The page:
All the developers we asked considered the iPhone important. They see the iPhone as heralding a wave of innovation that Android is also a part of. So it’s no wonder that Chris Hulls from LReady said he expects that this latest generation of phones will mark a paradigm shift similar to the Web 1.0 to 2.0 movement. Sergey Gritsyuk from Beetaun said that Android is superior. He said he and his colleagues at Beetaun considered developing for iPhone at first but then Android seemed much more attractive to them. They believe Android and the iPhone will speed up developments in the mobile area and that both platforms will take the lead within the next five years if other competitors don’t ramp up dramatically, especially in the area of third-party development.

The reactions we’ve seen so far from Nokia (and Microsoft), for example, can only be considered blindness or arrogance towards Android. “A platform has three to four million lines of code,” said Niklas Savander, executive vice president of services & software for Nokia. “When Android has that many lines, we’ll make an assessment. Until them it’s just an announcement.” But Android already has approximately 11 million lines of code of which 8.6 million are already open source — free for everyone to grab on the net since the moment Android was announced.

VentureBeat’s Top 10 Google Android Developer Challanger winners
It’s hard to figure out which of the Android Developer challengers will be the most successful, since at this point we have very little information on the 50 first-round winners, and a critical factor in their success (besides the basic premises of their apps) will be how the teams proceed and how the user experience turns out. But here are the ten we think have the best shot to win. (By the way, we only had 46 of the 50 companies to choose from, since 4 asked not to be named.)
A price comparison tool that uses the phone camera to identify a product by scanning a product barcode. With this information it does a web search and delivers up multiple price listings, reviews and, in the case of music, even previews of music tracks. You can find out all the technical details and watch a really cool introductory video here.

A social network which crowdsources all kinds of geographical content like general travel information, reviews and such to provide a universal travel and location guide. Everything is of course geo-tagged and viewable on a map.

City Slikkers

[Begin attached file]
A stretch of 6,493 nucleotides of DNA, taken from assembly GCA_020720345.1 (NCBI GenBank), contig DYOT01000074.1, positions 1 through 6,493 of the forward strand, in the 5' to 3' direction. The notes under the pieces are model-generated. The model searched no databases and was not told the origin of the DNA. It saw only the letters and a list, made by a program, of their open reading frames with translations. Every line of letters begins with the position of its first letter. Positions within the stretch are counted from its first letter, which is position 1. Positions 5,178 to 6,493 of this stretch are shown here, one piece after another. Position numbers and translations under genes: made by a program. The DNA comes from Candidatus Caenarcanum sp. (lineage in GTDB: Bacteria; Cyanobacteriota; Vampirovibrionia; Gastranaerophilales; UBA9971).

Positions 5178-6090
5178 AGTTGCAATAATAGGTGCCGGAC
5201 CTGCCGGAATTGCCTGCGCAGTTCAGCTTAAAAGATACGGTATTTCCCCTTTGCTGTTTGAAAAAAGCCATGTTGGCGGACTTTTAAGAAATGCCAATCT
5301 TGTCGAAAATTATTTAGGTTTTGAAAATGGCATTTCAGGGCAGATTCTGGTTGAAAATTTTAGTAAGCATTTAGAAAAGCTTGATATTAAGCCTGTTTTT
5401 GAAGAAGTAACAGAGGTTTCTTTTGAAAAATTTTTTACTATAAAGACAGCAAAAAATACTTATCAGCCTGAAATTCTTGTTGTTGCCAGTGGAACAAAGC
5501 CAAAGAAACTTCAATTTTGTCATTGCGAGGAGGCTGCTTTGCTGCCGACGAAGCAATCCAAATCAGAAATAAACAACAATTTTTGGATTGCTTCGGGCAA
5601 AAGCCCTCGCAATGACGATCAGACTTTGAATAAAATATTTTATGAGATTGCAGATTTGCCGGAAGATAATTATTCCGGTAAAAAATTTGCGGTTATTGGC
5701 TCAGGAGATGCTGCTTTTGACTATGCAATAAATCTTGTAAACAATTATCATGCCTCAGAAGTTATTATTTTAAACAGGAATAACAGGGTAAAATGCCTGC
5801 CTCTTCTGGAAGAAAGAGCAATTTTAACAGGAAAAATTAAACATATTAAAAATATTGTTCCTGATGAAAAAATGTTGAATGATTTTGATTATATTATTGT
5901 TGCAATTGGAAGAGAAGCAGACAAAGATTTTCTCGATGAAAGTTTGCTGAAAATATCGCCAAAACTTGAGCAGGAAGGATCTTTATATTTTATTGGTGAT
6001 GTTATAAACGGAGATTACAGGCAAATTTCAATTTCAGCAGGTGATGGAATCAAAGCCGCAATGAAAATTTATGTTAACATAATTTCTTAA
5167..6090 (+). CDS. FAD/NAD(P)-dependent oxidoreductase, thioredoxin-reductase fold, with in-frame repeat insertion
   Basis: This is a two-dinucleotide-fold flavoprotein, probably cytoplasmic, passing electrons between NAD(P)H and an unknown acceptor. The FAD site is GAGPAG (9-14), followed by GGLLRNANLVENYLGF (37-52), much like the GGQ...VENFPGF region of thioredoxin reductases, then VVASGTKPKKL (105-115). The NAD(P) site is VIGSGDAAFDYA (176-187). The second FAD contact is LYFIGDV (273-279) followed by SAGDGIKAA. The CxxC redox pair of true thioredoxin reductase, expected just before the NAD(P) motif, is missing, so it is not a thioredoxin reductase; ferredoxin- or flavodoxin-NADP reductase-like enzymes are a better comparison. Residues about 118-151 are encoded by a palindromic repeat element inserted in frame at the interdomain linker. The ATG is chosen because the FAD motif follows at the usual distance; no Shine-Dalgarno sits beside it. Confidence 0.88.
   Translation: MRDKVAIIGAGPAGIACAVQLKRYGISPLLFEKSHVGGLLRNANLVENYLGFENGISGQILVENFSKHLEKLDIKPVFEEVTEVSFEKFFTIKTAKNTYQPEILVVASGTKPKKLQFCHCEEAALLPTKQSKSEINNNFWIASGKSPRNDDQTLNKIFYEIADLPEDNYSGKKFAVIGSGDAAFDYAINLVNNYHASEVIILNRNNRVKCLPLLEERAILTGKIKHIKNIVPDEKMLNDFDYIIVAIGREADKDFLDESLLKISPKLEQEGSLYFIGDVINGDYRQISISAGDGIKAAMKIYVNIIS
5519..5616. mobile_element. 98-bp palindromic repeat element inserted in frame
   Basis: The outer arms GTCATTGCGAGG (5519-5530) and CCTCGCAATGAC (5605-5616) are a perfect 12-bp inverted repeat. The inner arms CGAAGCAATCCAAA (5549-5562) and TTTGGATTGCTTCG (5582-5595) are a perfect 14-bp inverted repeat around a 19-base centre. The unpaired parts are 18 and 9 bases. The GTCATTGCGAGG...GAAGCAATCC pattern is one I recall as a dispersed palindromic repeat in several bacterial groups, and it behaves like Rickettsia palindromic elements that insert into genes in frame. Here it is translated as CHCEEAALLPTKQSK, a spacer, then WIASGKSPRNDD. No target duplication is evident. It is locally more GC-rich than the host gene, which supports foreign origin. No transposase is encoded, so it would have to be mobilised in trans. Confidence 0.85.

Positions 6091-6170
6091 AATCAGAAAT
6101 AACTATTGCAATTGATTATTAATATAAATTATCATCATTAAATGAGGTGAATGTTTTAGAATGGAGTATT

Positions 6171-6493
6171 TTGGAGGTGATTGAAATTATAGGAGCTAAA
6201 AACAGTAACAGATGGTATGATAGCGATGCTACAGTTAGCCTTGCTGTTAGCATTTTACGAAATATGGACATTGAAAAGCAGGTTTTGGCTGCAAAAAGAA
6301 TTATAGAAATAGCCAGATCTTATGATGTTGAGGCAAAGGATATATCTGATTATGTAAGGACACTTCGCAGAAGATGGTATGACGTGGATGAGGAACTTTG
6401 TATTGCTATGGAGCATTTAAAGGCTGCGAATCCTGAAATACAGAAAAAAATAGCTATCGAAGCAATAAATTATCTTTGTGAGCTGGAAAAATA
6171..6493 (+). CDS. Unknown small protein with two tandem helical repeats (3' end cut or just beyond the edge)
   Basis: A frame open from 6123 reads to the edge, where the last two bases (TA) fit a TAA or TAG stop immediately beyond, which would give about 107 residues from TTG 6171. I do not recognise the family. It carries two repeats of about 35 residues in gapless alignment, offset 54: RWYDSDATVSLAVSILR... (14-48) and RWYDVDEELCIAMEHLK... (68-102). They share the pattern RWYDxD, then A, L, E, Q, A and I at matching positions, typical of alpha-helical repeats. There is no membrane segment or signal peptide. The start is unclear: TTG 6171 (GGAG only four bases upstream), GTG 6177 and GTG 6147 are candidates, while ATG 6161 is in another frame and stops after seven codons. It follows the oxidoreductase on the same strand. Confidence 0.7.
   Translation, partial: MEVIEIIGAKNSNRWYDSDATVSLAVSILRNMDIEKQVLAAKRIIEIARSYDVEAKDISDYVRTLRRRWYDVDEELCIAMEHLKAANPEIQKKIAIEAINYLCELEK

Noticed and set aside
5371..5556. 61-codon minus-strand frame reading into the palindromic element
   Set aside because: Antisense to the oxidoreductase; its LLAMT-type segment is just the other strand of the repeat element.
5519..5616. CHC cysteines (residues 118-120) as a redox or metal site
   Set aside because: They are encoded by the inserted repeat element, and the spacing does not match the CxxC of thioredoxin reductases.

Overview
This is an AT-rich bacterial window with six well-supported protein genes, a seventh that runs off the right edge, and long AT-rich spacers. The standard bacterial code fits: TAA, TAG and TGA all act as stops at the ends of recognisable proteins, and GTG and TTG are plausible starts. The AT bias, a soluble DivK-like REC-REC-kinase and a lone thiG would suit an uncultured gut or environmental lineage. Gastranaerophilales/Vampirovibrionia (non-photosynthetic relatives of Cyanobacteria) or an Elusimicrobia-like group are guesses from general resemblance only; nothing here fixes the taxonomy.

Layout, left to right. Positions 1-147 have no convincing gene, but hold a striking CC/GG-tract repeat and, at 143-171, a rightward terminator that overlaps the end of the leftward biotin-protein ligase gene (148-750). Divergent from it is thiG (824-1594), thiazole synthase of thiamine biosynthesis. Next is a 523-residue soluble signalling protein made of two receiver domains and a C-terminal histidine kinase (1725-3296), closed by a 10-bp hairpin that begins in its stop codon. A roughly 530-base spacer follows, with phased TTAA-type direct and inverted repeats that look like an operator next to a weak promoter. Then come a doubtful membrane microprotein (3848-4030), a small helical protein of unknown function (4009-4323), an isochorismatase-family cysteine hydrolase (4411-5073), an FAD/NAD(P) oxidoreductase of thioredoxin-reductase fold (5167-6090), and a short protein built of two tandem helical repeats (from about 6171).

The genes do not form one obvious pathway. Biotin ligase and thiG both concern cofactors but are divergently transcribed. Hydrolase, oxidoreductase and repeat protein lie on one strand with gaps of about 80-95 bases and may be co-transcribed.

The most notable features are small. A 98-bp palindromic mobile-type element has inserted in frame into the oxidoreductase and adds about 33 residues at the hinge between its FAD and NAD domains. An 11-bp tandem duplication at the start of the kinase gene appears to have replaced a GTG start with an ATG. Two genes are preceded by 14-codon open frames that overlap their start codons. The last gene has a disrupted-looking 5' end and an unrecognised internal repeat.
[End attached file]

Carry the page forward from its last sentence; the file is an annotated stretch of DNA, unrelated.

A game that aims to transfer the whole multiplayer online game (MMORPG) idea into the real world using GPS, maps and the OpenGL ES 3D graphics system available on Android. Sounds and looks like a very good idea — let’s see what the real end product looks like.

Turns your traditional phonebook into a contextual and social one. Since Android lets you replace vendor- installed applications, this could completely replace the built-in phonebook. Very graphical and seems to be well thought through. You can find out a lot more about it here and here.

Pocket Journey
This app is similar to Beetaun but its approach seems to be a little bit different and more a combination of crowdsourcing and traditional content providers. It also make use of audio guides, which Beetaun doesn’t seem to. To get a better impression, watch this.

This application is in fact two applications in one: First it’s a location-aware personal reminder, and second it lets advertisers send location-aware promotions.

A tool that lets families track where their loved ones are and check if they’re exposed to certain dangers. If you’re worried, you can quickly phone the person whose status shows they’re in danger, and I expect you’ll also to be able to set notifications on certain events.

Lready Emergency Manager
Disaster alerts based on location, sent and received over multiple channels to achieve a high probability that the person contacted gets the message even if some parts of the infrastructure are damaged. You can also make use of this multichannel messaging to stay in touch with your family and friends.

Lets you sync all your phone data with an online service. Looks like it could come in handy, and it also has a very nice UI.

Interesting concept that deals with car sharing but involved the GPS capabilities of Android and could also work like a taxi service, which might be even more interesting if gas prices keep getting higher. I expect some kind of accounting and security features to be built in to make it all the more usable as a real world application.

Thanks to all interviewees for their interesting answers and mobile consultant Matthaus Krzykowski for his input on this post.

Daniel Hartmann is a freelancer covering mobile for Venturebeat.